But there they were: his Five Things we’ll never think about again.

We added to the pile the set of introductory math books the bookstore hadn’t wanted and carted it all to the Firefighters’ Auxiliary this morning.

Detachment with Love

This post is not about clearing out a basement or sifting through a closet.  Rather it is about clearing rubbish out of my thinking — about beginning to exercise the Lost Art of Making Sense.

Since November 9, 2016 dawned cementing the news that a racist, a mocker of the disabled, a robber of workmen, an adulterer, a mocker of science, a homophobe, an ignorant bloviator, in short Donald Trump, had been elevated to the presidency by an electorate who was willing to ignore all those qualities and run the country off a cliff…

Many commentators have made it quite clear that I am supposed to immerse myself in guilt for having failed to quell the fears, to heal the pain, to solve the problems of my fellow men (intentionally: “men”) who chose to release their festering pus on election day and loose infectious hatred upon themselves and everyone else.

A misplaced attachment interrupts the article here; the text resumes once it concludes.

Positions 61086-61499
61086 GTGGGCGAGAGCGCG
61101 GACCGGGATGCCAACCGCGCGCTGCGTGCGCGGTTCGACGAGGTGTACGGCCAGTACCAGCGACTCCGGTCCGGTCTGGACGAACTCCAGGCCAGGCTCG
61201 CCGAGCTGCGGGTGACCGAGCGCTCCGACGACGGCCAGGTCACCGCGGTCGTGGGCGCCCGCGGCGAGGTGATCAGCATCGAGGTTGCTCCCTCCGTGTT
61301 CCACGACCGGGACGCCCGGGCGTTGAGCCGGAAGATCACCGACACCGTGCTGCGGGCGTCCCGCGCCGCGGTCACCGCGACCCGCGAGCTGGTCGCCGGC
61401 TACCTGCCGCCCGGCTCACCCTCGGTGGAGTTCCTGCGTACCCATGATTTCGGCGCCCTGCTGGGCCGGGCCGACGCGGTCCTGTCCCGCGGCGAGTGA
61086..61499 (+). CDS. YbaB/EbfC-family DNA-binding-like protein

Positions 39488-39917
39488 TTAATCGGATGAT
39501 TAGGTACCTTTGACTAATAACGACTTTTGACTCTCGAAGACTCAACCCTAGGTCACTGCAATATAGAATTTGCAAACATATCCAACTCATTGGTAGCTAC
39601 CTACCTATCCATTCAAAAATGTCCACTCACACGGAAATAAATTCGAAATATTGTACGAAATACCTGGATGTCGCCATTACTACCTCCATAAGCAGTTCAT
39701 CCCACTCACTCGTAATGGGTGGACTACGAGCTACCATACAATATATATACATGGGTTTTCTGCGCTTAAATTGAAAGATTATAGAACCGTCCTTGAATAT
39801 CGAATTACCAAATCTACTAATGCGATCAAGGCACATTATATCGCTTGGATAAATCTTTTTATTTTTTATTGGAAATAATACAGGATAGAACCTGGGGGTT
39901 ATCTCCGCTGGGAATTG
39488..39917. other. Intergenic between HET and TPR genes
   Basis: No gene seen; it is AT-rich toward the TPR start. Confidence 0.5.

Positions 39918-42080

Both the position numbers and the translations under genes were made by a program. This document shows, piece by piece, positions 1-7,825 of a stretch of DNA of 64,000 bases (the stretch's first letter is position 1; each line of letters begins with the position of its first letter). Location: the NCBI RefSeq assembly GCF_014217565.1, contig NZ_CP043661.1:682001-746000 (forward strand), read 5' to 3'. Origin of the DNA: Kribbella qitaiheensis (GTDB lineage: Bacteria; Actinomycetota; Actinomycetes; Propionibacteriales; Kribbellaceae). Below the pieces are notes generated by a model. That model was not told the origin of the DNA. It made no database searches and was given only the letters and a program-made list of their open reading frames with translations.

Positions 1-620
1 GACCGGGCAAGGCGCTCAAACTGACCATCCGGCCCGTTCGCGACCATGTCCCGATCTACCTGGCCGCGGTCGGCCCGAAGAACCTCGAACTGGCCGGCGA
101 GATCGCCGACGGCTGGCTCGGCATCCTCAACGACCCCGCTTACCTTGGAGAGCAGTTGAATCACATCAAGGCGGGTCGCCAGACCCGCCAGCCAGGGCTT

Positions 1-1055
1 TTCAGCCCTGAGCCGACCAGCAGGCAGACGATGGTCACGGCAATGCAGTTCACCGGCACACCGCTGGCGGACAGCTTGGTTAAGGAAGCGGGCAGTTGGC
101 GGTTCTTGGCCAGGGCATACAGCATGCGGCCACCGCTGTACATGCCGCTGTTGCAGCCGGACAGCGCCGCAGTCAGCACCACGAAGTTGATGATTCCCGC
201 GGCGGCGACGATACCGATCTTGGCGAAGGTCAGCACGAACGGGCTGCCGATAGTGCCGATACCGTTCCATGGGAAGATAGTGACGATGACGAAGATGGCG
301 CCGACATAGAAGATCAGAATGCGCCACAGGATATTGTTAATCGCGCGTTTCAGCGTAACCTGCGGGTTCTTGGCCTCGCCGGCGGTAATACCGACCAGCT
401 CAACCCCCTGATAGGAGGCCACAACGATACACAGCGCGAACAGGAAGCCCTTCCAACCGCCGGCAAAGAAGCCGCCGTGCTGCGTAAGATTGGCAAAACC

This doesn’t jive.

I am responsible for feeding, clothing, and sheltering myself and those weaker than I am.  I am responsible for turning my other cheek and for not burning down the homes and villages of people who steal from me and lie about me.  I am responsible for loving the Lord my God and my neighbor as myself — and for not killing them, for not sleeping with their husbands (or wives), for not stealing from them or lying about them, and finally, even for not wishing I had what they have….